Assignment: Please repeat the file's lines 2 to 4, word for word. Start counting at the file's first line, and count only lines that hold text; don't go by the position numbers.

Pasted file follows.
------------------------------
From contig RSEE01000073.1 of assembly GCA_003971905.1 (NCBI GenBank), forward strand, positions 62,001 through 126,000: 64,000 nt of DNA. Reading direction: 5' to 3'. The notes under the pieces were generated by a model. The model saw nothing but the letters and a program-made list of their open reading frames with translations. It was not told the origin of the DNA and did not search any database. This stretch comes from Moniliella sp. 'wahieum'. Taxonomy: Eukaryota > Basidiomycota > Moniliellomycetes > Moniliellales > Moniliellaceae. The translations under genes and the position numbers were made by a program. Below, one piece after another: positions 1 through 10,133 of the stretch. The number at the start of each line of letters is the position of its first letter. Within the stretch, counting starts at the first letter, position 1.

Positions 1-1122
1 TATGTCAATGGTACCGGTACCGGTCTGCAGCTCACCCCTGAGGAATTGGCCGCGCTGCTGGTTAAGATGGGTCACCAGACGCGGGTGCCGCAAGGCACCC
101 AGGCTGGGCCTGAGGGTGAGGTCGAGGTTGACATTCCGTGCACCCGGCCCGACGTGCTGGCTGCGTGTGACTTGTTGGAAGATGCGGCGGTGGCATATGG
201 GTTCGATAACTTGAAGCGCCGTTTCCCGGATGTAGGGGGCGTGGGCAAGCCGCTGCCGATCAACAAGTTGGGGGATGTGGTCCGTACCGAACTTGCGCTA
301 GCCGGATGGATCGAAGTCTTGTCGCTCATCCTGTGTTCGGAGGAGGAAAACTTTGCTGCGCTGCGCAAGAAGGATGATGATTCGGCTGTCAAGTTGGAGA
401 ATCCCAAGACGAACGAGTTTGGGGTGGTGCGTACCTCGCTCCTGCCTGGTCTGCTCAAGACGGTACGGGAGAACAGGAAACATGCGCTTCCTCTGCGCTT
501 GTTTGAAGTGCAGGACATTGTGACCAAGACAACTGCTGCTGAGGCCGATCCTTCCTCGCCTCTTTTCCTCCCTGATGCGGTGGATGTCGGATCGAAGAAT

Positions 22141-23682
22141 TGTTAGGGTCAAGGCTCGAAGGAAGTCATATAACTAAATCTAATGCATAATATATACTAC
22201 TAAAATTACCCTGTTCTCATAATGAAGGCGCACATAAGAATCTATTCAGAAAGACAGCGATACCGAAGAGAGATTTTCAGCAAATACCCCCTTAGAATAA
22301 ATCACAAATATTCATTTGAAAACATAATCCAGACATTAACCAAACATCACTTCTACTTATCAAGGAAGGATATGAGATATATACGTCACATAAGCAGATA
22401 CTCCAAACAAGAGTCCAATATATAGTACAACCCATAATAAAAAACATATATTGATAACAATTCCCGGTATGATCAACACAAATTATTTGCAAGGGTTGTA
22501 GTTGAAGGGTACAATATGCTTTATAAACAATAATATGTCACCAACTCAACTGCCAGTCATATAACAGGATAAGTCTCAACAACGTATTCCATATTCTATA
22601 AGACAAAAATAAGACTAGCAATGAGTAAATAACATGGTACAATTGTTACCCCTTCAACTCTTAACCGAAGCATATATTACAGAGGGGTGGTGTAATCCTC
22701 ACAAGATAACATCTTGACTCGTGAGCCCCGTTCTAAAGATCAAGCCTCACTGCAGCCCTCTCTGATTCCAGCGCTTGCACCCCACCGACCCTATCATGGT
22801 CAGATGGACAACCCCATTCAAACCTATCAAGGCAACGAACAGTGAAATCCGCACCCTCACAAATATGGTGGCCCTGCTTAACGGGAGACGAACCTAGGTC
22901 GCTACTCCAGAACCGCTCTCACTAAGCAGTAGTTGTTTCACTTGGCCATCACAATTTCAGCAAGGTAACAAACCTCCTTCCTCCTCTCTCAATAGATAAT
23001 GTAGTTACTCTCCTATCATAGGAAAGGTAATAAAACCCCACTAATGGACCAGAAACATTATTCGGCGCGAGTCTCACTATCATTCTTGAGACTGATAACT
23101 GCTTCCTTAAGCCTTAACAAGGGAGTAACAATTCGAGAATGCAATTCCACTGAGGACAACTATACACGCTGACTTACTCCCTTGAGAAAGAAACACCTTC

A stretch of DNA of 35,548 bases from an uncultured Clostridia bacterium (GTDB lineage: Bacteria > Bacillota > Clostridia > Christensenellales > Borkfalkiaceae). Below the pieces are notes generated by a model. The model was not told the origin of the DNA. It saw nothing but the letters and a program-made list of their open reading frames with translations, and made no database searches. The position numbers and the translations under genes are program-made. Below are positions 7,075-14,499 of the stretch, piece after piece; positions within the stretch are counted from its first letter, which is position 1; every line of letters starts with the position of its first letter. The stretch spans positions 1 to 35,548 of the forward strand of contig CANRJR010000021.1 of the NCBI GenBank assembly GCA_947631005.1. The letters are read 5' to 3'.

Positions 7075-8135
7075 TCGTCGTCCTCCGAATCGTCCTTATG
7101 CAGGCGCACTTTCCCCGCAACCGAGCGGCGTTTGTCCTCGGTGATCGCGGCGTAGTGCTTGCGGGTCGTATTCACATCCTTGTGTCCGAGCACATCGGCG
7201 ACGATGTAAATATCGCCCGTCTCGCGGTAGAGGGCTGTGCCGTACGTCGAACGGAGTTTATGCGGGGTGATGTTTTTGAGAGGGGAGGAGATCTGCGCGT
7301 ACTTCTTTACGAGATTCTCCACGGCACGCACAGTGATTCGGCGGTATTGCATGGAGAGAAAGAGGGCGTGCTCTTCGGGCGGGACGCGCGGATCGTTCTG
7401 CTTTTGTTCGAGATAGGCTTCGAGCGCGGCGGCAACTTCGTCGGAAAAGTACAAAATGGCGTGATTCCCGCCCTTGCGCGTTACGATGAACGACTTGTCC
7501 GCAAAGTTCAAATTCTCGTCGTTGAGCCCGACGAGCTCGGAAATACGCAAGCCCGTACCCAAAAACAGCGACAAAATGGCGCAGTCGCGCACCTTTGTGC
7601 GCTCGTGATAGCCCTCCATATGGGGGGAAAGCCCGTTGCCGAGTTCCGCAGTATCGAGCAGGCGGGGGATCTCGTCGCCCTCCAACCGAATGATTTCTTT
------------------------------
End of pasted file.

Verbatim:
Positions 1-1122
1 TATGTCAATGGTACCGGTACCGGTCTGCAGCTCACCCCTGAGGAATTGGCCGCGCTGCTGGTTAAGATGGGTCACCAGACGCGGGTGCCGCAAGGCACCC
101 AGGCTGGGCCTGAGGGTGAGGTCGAGGTTGACATTCCGTGCACCCGGCCCGACGTGCTGGCTGCGTGTGACTTGTTGGAAGATGCGGCGGTGGCATATGG